socks and belt and was told to roll his pants down several
inches from the top. In addition, plaintiff's handcuff case and
lunch were searched.
Plaintiff contends that this search, based solely on an
anonymous tip, violated his fourth amendment right to be free
from unreasonable searches and that he is therefore entitled to
damages under 42 U.S.C. § 1983.*fn2
Defendants make essentially two arguments in support of their
motion for summary judgment. First, they argue that the search
of plaintiff was "reasonable" within the meaning of the fourth
amendment and that plaintiff's constitutional rights were not
violated. Second, they argue that even if the search violated
the fourth amendment, defendants acted within their qualified
immunity and are therefore not liable for damages under § 1983.
A. Reasonableness of the Search
The fourth amendment prohibits only unreasonable searchs and
seizures. Carroll v. United States, 267 U.S. 132, 147, 45 S.Ct.
280, 283, 69 L.Ed. 543 (1925). Determining whether a particular
search was reasonable "requires a balancing of the need for the
particular search against the invasion of personal rights that
the search entails." Bell v. Wolfish, 441 U.S. 520, 559, 99
S.Ct. 1861, 1884, 60 L.Ed.2d 447 (1979). This balancing
requires a consideration of "the scope of the particular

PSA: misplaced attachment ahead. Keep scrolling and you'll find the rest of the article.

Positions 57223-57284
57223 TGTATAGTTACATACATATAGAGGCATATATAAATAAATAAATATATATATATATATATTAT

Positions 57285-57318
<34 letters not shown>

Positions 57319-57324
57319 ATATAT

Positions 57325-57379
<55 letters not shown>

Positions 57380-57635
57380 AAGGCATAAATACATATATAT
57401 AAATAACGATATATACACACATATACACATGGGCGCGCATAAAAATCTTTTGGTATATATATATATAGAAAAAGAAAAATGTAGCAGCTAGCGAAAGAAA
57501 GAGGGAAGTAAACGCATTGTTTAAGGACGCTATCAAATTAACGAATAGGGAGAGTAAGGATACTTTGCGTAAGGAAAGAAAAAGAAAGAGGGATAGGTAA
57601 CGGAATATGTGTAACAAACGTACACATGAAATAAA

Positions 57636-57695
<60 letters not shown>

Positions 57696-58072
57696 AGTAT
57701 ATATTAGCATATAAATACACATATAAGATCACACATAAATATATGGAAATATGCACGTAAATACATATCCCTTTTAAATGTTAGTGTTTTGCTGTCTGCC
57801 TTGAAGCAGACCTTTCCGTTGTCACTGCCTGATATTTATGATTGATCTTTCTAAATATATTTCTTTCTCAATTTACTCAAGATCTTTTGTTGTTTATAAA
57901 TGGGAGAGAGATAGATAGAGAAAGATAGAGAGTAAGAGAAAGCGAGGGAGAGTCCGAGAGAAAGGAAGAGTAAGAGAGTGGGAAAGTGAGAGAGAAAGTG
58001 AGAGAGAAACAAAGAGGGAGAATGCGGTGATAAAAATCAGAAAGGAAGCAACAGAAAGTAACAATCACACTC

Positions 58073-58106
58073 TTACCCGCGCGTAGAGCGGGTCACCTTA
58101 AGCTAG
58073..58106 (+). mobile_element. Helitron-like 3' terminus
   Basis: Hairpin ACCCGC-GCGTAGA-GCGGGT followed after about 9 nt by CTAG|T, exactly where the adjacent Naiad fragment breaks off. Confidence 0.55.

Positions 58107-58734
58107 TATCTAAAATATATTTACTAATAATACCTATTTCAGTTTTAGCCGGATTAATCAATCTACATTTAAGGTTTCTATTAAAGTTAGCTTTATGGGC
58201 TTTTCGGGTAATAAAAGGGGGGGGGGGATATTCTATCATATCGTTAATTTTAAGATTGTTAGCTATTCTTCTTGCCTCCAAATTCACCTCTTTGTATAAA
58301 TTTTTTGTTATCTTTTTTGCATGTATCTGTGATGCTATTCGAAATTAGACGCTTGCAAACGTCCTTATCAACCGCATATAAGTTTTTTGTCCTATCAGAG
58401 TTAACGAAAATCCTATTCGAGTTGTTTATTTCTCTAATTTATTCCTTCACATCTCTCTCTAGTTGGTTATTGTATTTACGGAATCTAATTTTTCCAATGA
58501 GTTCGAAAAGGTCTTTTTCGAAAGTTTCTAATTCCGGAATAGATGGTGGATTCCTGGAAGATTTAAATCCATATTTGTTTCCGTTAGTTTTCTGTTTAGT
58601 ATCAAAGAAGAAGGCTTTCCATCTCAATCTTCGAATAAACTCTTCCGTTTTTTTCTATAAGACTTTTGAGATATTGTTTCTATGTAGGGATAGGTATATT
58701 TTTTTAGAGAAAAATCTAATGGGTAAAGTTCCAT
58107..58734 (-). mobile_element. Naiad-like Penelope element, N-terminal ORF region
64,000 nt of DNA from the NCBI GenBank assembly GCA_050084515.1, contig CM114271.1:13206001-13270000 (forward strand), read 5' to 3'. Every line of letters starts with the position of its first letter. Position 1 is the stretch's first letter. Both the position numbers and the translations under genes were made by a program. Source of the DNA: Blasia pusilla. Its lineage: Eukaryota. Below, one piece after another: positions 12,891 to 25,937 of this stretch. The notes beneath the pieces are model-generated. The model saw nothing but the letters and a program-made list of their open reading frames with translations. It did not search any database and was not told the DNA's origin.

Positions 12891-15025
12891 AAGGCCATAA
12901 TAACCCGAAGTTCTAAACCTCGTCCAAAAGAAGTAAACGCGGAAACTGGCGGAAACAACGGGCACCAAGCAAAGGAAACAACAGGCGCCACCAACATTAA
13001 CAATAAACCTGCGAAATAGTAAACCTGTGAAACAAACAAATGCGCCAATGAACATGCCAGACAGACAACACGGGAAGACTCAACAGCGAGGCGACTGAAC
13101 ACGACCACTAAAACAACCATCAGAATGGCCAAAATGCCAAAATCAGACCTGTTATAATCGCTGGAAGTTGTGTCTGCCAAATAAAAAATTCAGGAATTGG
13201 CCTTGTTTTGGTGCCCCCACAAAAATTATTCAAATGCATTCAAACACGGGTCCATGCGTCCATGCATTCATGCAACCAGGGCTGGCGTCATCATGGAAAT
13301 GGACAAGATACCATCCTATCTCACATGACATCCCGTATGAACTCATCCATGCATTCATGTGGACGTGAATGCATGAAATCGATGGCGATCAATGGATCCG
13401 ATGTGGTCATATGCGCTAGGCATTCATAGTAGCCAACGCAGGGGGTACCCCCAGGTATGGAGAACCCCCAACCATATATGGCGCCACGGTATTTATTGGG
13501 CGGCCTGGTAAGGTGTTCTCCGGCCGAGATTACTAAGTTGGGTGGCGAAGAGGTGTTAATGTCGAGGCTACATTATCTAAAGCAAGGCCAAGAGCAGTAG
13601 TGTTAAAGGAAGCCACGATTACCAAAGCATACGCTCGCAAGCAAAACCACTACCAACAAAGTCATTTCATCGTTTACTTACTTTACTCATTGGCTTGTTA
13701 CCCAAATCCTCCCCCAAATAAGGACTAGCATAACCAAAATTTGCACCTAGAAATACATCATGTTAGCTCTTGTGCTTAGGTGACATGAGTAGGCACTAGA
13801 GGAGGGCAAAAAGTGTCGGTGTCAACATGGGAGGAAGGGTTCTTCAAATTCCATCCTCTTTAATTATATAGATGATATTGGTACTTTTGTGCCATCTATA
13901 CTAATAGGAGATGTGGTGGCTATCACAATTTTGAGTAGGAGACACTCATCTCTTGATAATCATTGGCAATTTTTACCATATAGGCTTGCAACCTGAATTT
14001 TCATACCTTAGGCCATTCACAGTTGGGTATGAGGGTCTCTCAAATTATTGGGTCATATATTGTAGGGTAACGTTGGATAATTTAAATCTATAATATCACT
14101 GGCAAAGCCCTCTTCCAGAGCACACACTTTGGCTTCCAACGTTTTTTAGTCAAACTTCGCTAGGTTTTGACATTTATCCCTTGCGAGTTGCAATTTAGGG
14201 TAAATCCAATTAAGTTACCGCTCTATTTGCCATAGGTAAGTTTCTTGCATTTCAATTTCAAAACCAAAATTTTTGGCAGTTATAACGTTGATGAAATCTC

intrusion, the manner in which it is conducted, the
justification for initiating it, and the place in which it is
so conducted." Id.
Courts have recognized that prisons are "unique places
`fraught with serious security dangers.'" Security & Law
Enforcement Employees, Dist. Council 82 v. Carey, 737 F.2d 187,
201 (2d Cir. 1984) (quoting Bell, 441 U.S. at 559, 99 S.Ct. at
1884). It is because of these special security dangers and the
attendant need for special security precautions that the
ordinary constitutional requirement of a warrant based on
probable cause is not required to satisfy the fourth amendment
in some cases where searches have been conducted in prisons.
See, e.g., Carey, 737 F.2d at 203. However, courts have also
recognized that individuals do not lose all of their
constitutional rights when they enter a prison, whether they be
prisoners, visitors, or guards. See, Bell, 441 U.S. at 558-59,
99 S.Ct. at 1884-85 (prisoners); Hunter v. Auger, 672 F.2d 668,
674 (8th Cir. 1982) (visitors); Carey, 737 F.2d at 201
The question is whether this particular search was reasonable
in the absence of a warrant. "In making this determination the